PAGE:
— 15 January 2008 —

Monetizing Twitter

General note: I started writing this solely based on a post in my feeds this morning. I don’t spend much time thinking how Twitter could make money, and having now looked at a number of other posts on the topic I realise there are quite a number of people (besides those who work at Twitter) who think a lot about this.

I think the application (both in terms of system and use) of Twitter is its strength. I’d never rely upon it as a single channel, but within it, being successful is relatively easy. It can be what you want it to be. As such there are as many ideas to make it profitable as there are to use it. Below you’ll find my thoughts on this topic. You likely have thought of these ideas before. So have the fine folks at Twitter. Perhaps a better title for this post is, “Reasons for which I’d give Twitter money.” I may use that.

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Yesterday I saw some part of a conversation about how Twitter could be, should be, can’t be monetized. I say “part of a conversation” because I don’t follow all of the people that were involved. In fact, I am sure there were multiple conversations yesterday on Twitter and off Twitter about how to monetize it.

I gotta tell ya… If I were running Twitter, in a lot of ways I wouldn’t care about monetizing it. I’d want to do it solely for the sake of doing something cool for the webified world. But money’s got to be made, right? The most recent post I read was by Mayank on the Weblog Guild: The Problem of Monetizing Twitter. All good ideas of course and inline with some of my thoughts yesterday following said Twitter versations.

However, I don’t think using Google Ads (specifically) is a good idea. I don’t think Facebook is a good model to follow (specifically). I think the best idea I’ve seen is a “Pro” version, much inline with how Flickr runs things.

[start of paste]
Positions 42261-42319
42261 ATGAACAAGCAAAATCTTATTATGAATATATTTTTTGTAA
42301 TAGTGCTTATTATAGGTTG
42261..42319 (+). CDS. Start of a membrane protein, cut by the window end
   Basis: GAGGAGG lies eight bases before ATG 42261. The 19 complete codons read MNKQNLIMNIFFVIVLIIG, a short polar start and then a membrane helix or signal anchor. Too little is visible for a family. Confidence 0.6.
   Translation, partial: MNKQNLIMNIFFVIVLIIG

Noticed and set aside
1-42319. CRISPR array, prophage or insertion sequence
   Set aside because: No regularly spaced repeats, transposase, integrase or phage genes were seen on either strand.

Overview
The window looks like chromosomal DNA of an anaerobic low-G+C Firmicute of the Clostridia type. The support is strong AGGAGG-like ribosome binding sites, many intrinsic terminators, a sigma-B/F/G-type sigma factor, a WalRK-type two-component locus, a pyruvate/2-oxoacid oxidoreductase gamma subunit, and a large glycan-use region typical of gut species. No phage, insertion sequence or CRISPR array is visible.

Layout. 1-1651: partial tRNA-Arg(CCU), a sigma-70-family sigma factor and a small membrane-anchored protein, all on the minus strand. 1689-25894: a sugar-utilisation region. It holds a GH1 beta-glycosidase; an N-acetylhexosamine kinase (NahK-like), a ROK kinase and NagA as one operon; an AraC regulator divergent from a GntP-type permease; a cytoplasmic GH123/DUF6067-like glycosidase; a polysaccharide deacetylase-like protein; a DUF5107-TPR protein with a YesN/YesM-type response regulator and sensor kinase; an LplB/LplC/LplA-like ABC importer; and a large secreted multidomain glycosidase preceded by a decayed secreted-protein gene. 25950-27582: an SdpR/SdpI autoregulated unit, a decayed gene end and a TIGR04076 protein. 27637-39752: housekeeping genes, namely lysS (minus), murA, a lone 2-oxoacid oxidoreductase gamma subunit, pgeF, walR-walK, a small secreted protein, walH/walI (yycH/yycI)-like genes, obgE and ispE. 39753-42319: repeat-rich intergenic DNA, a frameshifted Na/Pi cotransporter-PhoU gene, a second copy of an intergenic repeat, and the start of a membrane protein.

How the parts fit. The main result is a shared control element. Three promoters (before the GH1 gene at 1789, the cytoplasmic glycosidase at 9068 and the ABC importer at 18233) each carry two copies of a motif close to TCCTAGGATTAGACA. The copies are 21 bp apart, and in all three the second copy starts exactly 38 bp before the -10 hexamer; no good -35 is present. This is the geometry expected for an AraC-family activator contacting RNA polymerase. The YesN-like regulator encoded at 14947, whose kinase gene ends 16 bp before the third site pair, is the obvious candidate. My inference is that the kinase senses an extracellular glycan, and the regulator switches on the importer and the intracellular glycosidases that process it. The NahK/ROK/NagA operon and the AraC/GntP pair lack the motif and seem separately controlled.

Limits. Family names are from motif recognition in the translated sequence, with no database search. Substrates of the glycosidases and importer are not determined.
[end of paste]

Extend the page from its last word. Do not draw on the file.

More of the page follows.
Reasons for Which I’d Give Twitter Money

I like Flickr. I like Twitter. I feel like I get value, though in different ways, from both sites. And I have no issues whatsoever paying for Flickr. So what would it take for me to pay for Twitter?

Stability would be nice. Being free right now, I don’t really care so much when Twitter goes down because, at least for the past few months, Twitter has spent more time up than down. Except apparently today, the day I choose to make the previous statement about stability.

All avenues to and from Twitter need to work. I want IM, SMS, Web, and 3rd Party methods to work. I don’t bother with IM because it rarely works. SMS never seems to work. I know it works for many people, but even though my phone is “synced” to Twitter, no dice.

No ads. Like Flickr, I don’t want to see anything but Twitter-related ads on my UI anywhere. Yep, I am willing to pay for that. I had a day where my Flickr subscription lapsed and my god it was full of ads. okay it wasn’t all that bad, but along with the other “pro” perks, I likes not seein’ ads.

Exporting my data. In fact, exporting all my data, including “With Friends,” so I can, um, take up scrapbooking and make my conversations all pretty like. Seriously though, I want to be able to back up my Twitter versations like I back up my email. Speaking of which, I really need to back up my email.

Search. I mean… c’mon.

The ability to post updates to a select audience. Okay, you might think this is odd. The last couple of conferences I went to, I took notes via Twitter. Each update went to everyone. All 291 followers (half of whom are likely real people). I’d like for people to be able to opt-in to my updates for the day without having to create a new account or forever losing the ones that don’t opt-in. There’s multiple design solutions for this one, but I guess what I am asking for is the ability to create groups on the fly.

What Else Could Twitter Do?

I don’t think this is realistic, but it’s what I hope for. And dammit that’s gotta count for something… I wish people who were grabbing the Twitter API and doing who knows what it my data could enter into an agreement with Twitter where the company could acquire the application once it reached a certain stage of stability, then integrate it into Twitter’s offerings.

And they could obviously also sell t-shirts, stickers, buttons, adspace, blimpspace, and tattoos on company employees advertising your business. In the end, I hope they go the “pro” account route.

As has been said before by many, people are willing to pay for the things they find of value. At what point does it become worth investing for you?

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